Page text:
There are 4 main types of adult teeth:

  1. 8 incisor teeth

  2. 4 canine teeth

  3. 8 premolar teeth

  4. 12 molar teeth

As you can see, there is a bit of variation from the baby teeth, since we now have more molar teeth. But we also see the addition of the premolars.


Which brings us to the last question of…


Why do we have different types of teeth?


Teeth all have different functions and purposes according to where they are in the mouth!


So, let’s find out what their purpose and function are:


Incisor teeth:

  • Are located at the front of our mouth – they are front teeth!

  • There are 4 incisor teeth up the top and 4 of them down the bottom.

  • They help us bite and cut into food, as they have a sharp edge. And they also play a big role when we smile.

Canine teeth:

  • Are next to our incisors.

  • There are 2 up the top and 2 down the bottom.

  • They have sharp points on them helping us to be able to tear our food.

Premolar teeth:

  • Are sometimes called bicuspids, as they have 2 cusps.

  • In adult dentition, premolars are positioned between the canine teeth and the molars

  • Premolars replace the baby molar teeth when they are lost.

  • Their role is to help with the crushing and tearing of food.

Molar Teeth:

  • Are the teeth at the back.

  • They are used for chewing and grinding our food, as they have a larger surface and multiple cusps to help in this process.

At Urban Dental, we like to think of the teeth as a sports team, where there are different players who have different roles and functions to play within the team based on their unique shape, size, and position in the mouth!


Hopefully now the next time you play trivia, or your child asks “how many teeth do we have?”,you will recall this article and be able to confidently say we have 20 baby teeth and 32 adult teeth!


And may be for bonus points, you will be able to share your knowledge of the different types of teeth we have.


At Urban Dental, we think it is important for everyone to know how their smile works!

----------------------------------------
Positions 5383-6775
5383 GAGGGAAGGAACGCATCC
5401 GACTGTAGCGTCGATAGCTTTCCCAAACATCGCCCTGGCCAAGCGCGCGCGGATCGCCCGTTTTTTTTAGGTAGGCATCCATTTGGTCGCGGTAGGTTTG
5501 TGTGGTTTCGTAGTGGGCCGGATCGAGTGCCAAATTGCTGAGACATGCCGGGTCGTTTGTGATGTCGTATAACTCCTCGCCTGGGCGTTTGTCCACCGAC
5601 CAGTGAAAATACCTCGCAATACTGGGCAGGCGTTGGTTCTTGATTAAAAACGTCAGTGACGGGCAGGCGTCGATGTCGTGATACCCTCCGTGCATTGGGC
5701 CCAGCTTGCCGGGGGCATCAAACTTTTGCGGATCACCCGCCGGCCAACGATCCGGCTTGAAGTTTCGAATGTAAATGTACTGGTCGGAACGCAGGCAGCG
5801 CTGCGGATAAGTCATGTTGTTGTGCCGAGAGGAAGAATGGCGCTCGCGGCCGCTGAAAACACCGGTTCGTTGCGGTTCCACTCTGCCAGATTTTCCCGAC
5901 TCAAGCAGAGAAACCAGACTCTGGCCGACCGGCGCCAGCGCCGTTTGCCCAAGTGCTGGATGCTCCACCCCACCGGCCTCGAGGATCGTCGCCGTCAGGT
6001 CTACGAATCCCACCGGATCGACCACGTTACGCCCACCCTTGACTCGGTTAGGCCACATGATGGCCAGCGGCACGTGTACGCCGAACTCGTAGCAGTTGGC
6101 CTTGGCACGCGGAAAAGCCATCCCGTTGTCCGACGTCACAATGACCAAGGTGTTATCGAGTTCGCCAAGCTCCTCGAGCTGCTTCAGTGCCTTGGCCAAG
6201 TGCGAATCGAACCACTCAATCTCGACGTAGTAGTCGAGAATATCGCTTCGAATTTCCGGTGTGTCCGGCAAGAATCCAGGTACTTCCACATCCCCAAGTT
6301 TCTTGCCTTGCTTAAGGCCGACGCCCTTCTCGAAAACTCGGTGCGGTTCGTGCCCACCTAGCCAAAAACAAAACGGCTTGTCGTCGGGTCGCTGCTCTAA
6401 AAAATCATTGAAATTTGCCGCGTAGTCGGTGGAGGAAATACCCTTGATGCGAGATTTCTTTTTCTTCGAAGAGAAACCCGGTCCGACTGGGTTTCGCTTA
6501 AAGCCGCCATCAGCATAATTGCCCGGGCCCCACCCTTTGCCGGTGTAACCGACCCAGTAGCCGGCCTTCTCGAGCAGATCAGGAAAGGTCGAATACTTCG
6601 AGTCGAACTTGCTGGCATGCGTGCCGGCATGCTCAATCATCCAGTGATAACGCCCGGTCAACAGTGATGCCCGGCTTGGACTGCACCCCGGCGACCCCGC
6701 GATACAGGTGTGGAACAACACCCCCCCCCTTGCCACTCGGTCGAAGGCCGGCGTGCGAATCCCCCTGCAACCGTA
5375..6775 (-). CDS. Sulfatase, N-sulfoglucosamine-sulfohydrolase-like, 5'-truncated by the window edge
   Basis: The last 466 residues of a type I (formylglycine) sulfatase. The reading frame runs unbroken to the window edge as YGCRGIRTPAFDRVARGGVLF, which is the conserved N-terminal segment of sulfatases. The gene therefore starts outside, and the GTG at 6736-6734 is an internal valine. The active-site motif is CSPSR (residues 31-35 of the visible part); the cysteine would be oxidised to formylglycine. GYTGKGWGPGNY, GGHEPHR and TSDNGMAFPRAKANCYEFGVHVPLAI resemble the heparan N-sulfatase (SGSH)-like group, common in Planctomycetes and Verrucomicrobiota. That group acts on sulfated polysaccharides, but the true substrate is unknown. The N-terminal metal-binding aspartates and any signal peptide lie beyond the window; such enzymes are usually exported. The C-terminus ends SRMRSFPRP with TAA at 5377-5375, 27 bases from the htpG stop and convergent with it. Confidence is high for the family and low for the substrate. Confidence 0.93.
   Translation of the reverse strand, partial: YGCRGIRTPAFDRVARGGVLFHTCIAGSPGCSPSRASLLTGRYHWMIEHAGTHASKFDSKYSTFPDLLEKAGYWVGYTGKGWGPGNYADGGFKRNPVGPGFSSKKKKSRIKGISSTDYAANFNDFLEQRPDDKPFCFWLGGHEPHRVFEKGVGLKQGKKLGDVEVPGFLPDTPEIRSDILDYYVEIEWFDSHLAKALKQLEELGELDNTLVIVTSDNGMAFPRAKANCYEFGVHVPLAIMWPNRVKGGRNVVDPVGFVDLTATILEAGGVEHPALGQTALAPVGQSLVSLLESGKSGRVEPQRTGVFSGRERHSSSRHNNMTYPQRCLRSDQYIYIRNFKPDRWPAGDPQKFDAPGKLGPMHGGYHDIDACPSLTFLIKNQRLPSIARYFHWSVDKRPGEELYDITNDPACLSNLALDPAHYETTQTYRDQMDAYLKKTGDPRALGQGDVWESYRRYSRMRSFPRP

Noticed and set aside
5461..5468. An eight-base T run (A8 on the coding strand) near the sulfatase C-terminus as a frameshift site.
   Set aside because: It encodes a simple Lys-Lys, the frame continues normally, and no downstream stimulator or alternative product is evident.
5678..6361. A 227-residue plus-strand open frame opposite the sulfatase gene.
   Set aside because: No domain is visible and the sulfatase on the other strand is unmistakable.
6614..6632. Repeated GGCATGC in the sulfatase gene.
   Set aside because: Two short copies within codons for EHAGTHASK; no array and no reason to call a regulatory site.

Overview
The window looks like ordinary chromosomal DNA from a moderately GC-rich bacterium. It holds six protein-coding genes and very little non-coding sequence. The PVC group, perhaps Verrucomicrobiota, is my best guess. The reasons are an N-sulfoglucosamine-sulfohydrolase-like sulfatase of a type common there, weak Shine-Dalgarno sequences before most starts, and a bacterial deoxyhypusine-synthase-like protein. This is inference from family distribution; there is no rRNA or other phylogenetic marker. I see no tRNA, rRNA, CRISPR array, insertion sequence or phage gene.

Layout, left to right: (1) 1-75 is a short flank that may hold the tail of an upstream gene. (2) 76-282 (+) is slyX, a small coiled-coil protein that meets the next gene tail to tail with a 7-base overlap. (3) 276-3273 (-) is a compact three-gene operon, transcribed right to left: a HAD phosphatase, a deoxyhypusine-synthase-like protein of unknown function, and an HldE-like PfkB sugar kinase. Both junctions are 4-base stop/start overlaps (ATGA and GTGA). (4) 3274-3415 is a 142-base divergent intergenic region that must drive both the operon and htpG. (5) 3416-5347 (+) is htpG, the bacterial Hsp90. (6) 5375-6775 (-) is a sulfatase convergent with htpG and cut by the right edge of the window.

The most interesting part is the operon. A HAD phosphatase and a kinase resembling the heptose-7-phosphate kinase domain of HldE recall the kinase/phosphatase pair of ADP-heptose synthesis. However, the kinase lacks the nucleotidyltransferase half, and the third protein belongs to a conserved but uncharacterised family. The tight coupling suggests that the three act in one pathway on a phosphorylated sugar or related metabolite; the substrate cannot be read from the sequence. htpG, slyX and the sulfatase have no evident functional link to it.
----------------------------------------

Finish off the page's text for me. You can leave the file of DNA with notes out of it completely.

Should you have any questions, please don’t hesitate to contact us at 07 3839 9488 to arrange an appointment.


And remember to follow us on social media or check back regularly as we continue to explore dental matters that matter to you!


From all the Urban Dental team, thank you for reading! And if you enjoyed this piece, please feel free to share it with your friends and family!


References:


  • Australian Dental Association. 2016. Teething chart. URL: https://www.ada.org.au/getattachment/Your-Dental-Health/Resources-for-Professionals/Resources-for-Children-0-11/When-the-teeth-come-marching-in-teething-chart/When-the-teeth-come-marching-in,-teething-chart.pdf.aspx. Accessed: 22 April 2020.

  • Queensland Government: Queensland Health. 2008. Healthy teeth for life fact sheet: timing for baby and adult teeth. URL: https://www.health.qld.gov.au/__data/assets/pdf_file/0029/156197/htfl_timing_teeth_v2.pdf. Accessed: 22 April 2020.

  • Raising Children. Dental care for school-aged children. URL: https://raisingchildren.net.au/school-age/health-daily-care/dental-care/dental-care. Accessed: 22 April 2020.

  • Health Direct. 2019. Pregnancy birth and baby: how you baby’s tooth develop. URL: https://www.pregnancybirthbaby.org.au/how-your-babys-teeth-develop. Accessed: 22 April 2020.

  • Victoria State Government Better Health. 2018. Teeth development in children. URL: https://www.betterhealth.vic.gov.au/health/conditionsandtreatments/teeth-development-in-children.Accessed: 22 April 2020.

  • Dental Health Foundation. Tooth types. URL: https://www.dentalhealth.ie/children/toothdevelopment/types.html. Accessed: 22 April 2020.

  • Pennsylvania Dental Association. Anatomy of teeth. URL: http://www.padental.org/Online/Public/Children/Anatomy_of_Teeth.aspx. Accessed: 22 April 2020.


The information in this article is for general guidance only. It does not constitute professional advice, and should not be relied on in making any decisions that may affect your general and oral health. Because it is intended only as a general guide, it may contain generalisations. You should obtain professional advice from a registered health care professional if you need advice.